In defense of the Noble Drunk
Yesterday, while toughing out 20 minutes of enforced motionlessness as I iced my elbow, I ran across an old favorite from movieland, and it got me to thinking. Now, how I developed golfer’s elbow remains a mystery as I don’t play. You may be thinking it could be due to the repetitive strain of lifting glasses of wine, bottles of beer or cases of what have you; however, it has afflicted my left elbow, which is not my
drinking lifiting elbow, but that’s a story for another day.
As I said, I was sitting with the elbow swaddled in an ice pack with some time to kill, so I snapped on the tube and was thrilled to stumble upon one of my all time favorite movies featuring one of my all time favorite actors. And since I’m slinging the term around, it was My Favorite Year with none other than the magnificent Peter O’Toole swanking around New York as the dipsomaniacal swashbuckler Alan Swann. Take a look:
If you haven’t seen this movie, you really must. And if, after viewing it, you still buy that codswollop* about demon liquor ruining your life, destroying your family and flushing decent society down the spout, consider our man Pete, still going strong as his 80th birthday nears — or it may be his 79th depending on which source you consult. It’s hard to know when the birthday boy himself is unsure, but I attribute that to lax Depression-era record keeping at the time of his birth rather than any “forgetfulness” on the part of the man himself. In any case, once you make it past 70, what’s a year or two one way or another?
So as I drank in (pardon the cheap pun, I couldn’t resist) the glory of Peter O’Toole in full whiskey-sotted excess, it occurred to me that in these days of rigid abstemiousness, high colonics, juice cleanses, monastic dietary regimes, yoga, kettle bells, personal training, Gwyneth bloody Paltrow and one-glass-of-wine-a-night groupthink, what we as a society could really use is some highbrow Dionysian excess such as has been modeled by history’s greatest Noble Drunks.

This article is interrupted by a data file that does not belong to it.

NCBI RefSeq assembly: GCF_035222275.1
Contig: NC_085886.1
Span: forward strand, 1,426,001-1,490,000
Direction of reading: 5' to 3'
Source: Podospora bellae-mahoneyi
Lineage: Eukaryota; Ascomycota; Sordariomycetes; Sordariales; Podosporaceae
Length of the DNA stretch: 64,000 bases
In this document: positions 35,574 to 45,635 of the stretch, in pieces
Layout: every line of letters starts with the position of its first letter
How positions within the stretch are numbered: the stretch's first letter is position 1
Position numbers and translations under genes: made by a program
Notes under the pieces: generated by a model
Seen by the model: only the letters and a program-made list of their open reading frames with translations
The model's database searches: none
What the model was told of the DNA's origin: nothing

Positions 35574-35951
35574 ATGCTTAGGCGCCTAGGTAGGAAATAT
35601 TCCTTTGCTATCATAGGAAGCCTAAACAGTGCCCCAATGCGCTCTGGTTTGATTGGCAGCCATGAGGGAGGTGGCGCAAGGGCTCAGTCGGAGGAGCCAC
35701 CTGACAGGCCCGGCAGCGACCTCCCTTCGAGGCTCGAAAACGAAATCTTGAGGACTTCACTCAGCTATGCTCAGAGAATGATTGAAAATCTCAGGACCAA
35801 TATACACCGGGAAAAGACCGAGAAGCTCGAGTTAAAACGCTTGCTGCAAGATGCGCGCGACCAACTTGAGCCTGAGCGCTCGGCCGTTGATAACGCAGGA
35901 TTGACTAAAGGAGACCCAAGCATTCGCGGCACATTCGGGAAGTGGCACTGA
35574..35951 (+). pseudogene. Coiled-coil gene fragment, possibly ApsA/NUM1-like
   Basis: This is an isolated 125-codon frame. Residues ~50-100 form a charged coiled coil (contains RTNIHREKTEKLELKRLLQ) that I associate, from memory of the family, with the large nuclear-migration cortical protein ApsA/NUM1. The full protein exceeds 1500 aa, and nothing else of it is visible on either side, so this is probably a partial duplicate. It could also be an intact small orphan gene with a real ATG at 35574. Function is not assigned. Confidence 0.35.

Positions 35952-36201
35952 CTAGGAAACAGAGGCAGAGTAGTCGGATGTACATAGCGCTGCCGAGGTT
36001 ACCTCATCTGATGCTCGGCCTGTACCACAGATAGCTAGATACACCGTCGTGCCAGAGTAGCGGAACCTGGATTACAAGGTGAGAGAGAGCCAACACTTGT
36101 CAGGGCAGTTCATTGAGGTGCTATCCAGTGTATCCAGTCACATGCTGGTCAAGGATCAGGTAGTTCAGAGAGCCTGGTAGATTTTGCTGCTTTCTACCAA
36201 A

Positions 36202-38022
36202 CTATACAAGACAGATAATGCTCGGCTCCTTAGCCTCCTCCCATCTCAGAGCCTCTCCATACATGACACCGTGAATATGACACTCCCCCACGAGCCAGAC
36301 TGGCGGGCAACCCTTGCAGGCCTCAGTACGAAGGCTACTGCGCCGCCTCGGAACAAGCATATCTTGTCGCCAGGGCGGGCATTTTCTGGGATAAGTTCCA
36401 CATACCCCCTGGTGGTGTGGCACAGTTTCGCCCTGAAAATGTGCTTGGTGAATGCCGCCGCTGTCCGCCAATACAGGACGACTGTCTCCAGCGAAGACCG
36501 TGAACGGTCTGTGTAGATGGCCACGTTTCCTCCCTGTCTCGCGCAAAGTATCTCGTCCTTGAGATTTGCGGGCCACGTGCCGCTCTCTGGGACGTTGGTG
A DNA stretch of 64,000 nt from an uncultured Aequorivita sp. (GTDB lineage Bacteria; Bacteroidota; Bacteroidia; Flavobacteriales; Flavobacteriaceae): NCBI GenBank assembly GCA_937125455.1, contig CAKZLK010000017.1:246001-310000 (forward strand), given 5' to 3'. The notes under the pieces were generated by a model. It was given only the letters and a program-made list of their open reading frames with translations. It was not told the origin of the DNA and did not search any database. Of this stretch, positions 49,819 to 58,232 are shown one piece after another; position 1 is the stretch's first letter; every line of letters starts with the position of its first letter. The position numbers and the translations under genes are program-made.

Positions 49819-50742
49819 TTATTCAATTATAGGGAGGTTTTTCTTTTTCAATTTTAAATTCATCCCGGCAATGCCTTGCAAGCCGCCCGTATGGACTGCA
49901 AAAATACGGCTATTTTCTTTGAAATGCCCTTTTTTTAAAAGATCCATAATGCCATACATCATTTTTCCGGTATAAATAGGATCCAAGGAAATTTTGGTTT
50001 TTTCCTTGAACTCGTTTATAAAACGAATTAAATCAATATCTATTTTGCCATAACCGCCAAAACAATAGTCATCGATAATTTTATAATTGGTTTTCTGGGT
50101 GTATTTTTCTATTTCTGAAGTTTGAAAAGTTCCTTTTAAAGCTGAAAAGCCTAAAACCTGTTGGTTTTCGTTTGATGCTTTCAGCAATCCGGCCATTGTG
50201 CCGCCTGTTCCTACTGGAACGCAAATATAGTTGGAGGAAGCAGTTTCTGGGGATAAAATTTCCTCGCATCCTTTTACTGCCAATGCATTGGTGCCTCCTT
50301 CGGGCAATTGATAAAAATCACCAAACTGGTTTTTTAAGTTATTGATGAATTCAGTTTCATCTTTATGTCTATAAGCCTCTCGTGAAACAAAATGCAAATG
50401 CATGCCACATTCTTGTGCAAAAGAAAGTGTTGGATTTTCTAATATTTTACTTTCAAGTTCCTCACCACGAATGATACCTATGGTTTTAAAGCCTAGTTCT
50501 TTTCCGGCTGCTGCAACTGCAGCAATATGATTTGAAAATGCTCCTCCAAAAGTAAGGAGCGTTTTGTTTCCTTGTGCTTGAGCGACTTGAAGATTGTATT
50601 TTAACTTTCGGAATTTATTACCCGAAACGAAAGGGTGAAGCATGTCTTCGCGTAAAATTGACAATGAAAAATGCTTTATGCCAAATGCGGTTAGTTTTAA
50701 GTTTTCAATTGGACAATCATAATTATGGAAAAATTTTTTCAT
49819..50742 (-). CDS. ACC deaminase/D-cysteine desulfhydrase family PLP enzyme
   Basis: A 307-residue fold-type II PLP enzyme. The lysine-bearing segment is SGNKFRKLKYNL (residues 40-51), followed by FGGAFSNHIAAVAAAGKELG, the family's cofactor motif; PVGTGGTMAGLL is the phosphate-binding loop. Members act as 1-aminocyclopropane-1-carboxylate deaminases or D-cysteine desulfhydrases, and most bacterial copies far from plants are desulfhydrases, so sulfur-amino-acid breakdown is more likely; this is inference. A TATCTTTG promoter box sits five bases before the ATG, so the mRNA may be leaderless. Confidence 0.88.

Now when I speak of the Noble Sot, I’m not talking about Charlie Sheen, Paula Abdul, those mooks from The Jersey Shore or anyone who thinks that swallowing Jell-O shots qualifies as actual drinking. The Noble Tippler uses alcohol as fuel for the muse, grist for the party mill and fodder for the odd frolic, as the great O’Toole once put it.
The entertainment industry has given us some of the great Noble Drunks of our time — Richard Harris, WC Fields, and Spencer Tracy to name but a few.
In the Thirties and Forties Nick and Nora, as interpreted on celluloid by Myrna Loy and William Powell, took imbibing to elegant heights, courtesy of Dashiell Hammett (who was no slouch at the bar, and you wouldn’t have been either if you’d had to bunk with Lillian Hellman).
But I think we can agree that the ultimate marriage(s) of Noble Drunks in Hollywood was Liz and Dick. I maintain that there is absolutely no way they could have portrayed George and Martha that well without having lived a life of protracted dissolution, or something very like it. If you haven’t screened the movie adaptation of Albee’s Who’s Afraid of Virginia Woolf?, put it at the top of your list. Scathing, devastating and as black as comedy gets right before it turns to horror, it is worth every second to hear Liz hiss, “If you existed, I’d divorce you.”
Now no hommage to the great lushes would be complete without reference to the literary world, where boozy colossi bestride the landscape like, well, colossi really. Some of the cleverest and greatest works of fiction were penned by history’s most vigorous barflies: Dorothy Parker, William Faulkner, James Joyce, Raymond Chandler and Scott Fitzgerald to name but a few.